Only one day after it was announced that Budapest would withdraw its application to host the 2024 Olympics, Minister Overseeing the Office of the Prime Minister János Lázár held the weekly government press conference in which he discussed the Olympics issue, a new round of “national consultations,” new government initiatives on immigration and refugee policy, and the quality of grocery imports.
Olympic bid a “national failure”
“Without national unity, no country can organize the Olympics, and national unity is unimaginable without the left-wing parties,” Lázár began the press conference, adding that the Hungarian Socialist Party (MSZP) had once supported the Olympic bid but then changed position. The national unity on the issue had broken up over the past month, he said, and therefore the government didn’t think it responsible to participate in the application, but he considered it a “serious achievement” that Hungary had advanced to the second to last stage of the Olympic process.
When asked why the government would not allow a referendum to proceed, Lázár said Parliament had not considered a referendum necessary because opposition MPs had not pushed for one. According to Lázár, if a referendum were to be called now, after a five-month debate on the issue, the country would have no chance of winning the 2024 Olympics and longer-term chances would also be reduced. He said those who initiated the signature drive to call a referendum (the Momentum Movement) had reached their goal with the withdrawal of the application, so there was no need for a referendum.
“What do they want a referendum about? About the government? We’ll have one of those next Spring,” Lázár said, referring to the next national election, and adding that he considers the withdrawal of the Olympic bid “the country’s failure.”
“Hungary will not organize an Olympics in the foreseeable future,” he said.
It was revealed last week during a Fidesz-KDNP party congress in Visegrád that the government plans to initiate a “national consultation” on what Prime Minister Viktor Orbán calls “five serious problems.” The consultation, which Lázár announced will take place in March, is something of a state-sponsored public opinion poll.
According to Lázár, one of the consultation questions will involve Brussels’ “attack on reduction of household utility costs.” He said the European Commission plans to bring Hungary to court over its energy price regulation practices because the EC believes “large companies” should set utility prices. The Hungarian perspective, Lázár argued, is that the state should set prices after measuring the needs of the people.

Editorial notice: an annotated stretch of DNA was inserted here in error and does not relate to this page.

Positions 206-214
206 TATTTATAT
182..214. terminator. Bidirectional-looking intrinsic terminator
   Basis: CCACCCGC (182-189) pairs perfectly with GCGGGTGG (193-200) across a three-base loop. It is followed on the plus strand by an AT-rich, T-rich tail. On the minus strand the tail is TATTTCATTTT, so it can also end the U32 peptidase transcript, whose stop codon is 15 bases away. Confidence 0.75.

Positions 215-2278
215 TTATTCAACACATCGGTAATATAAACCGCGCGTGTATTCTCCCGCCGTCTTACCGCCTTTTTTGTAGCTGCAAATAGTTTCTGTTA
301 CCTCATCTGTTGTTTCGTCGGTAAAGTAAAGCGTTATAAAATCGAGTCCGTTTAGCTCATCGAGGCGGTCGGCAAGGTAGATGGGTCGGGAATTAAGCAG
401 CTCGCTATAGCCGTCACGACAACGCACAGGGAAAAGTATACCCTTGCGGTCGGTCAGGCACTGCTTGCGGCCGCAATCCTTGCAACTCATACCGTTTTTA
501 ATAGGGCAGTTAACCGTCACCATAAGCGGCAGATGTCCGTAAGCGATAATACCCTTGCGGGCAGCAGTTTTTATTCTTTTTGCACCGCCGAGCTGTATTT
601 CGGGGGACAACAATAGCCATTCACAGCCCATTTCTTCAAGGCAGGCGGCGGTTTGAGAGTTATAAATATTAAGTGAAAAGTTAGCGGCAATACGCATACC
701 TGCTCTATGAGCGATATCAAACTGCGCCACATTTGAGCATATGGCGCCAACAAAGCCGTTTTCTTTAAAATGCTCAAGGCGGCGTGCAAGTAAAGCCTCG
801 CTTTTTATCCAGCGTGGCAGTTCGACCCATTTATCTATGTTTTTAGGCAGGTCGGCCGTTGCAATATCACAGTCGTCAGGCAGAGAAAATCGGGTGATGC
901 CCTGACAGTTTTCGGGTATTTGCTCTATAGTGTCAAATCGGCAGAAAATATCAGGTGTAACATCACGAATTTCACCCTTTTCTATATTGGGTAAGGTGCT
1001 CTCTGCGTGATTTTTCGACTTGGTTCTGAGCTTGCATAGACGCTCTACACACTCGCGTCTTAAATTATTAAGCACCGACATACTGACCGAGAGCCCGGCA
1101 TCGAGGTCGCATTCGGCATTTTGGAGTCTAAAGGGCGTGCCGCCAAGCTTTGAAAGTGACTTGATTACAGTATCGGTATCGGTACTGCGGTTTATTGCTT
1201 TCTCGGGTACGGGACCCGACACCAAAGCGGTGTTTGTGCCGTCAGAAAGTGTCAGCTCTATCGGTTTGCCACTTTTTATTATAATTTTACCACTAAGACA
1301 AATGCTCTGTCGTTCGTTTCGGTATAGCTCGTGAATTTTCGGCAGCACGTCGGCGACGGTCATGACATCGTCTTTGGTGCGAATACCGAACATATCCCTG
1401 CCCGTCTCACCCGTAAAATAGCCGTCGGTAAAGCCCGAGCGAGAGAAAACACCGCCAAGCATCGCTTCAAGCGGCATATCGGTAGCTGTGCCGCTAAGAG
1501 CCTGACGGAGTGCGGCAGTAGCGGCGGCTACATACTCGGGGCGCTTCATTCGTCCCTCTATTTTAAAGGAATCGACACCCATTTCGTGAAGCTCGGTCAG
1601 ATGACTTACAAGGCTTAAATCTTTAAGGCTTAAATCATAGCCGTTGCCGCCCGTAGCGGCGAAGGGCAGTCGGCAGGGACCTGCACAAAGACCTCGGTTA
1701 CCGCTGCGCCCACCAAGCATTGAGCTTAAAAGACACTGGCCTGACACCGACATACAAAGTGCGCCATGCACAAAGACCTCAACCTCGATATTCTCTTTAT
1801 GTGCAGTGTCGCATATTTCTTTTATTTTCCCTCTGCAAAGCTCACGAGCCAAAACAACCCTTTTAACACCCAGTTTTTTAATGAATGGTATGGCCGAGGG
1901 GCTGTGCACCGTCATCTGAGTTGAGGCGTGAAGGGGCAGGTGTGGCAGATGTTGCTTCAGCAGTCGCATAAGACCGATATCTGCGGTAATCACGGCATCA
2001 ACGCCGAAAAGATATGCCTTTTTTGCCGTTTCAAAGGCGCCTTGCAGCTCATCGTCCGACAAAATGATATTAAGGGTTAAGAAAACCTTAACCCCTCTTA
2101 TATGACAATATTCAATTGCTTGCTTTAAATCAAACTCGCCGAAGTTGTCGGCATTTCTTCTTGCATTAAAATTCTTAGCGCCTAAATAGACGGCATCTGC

Build the wall
Significant sums of money will be provided by the state for building a second border fence behind the already existing one along the Hungarian-Serbian border, Lázár said. Additionally, he confirmed earlier announcements that the government will be modifying four laws which would allow for the detention of asylum-seekers in so-called transit zones on the southern border. Asylum-seekers would no longer be permitted to move freely within Hungary, and plans indicate any immigrants in the transit zones would be housed in storage containers. The roughly 600 asylum-seekers currently residing in Hungary would be removed to detention points along the border.
Hungarians shouldn’t have to eat trash
Lázár said Minister of Agriculture Sándor Fazekas would prepare a report on food safety in Hungary, referring to a recently released study which indicates that certain food products imported from abroad are of lower quality than the same brands in neighboring Austria.
Fazekas complained to EU officials in 2015 about lower quality products being shipped to Hungary, but the EU reportedly decided that companies could not be confronted on the issue by legal means. Lázár said that according to Brussels, poorer people should receive poorer products.
“Whoever is poorer should eat trash. This point of view is unacceptable,” he said. He mentioned Coca-Cola, Rio Mare, Nesquik, Nutella and Knorr products specifically as of lower quality, and pointed fingers at retailers Lidl, Aldi and Spar.
America may have tried to topple Hungarian government
After Hungarian National Bank director György Matolcsy made comments on Wednesday about a “large NATO ally” attempting to topple the Hungarian government and central bank beginning in the Fall of 2014, Lázár reminded the press conference of then-American chargé d’affaires André Goodfriend’s personal involvement in domestic political affairs beginning in that period.
“For some reason he considered it important to give his perspective, to interfere and direct events,” Lázár said of Goodfriend. “He directly interfered in daily events.”
Lázár’s comments suggest that he agreed with Matolcsy’s assessment that the United States was behind an attempt to “surround and…use the Hungarian National Bank” to provoke a banking panic in the country and bring down the government.
“Luckily, we are beyond that period,” Lázár said.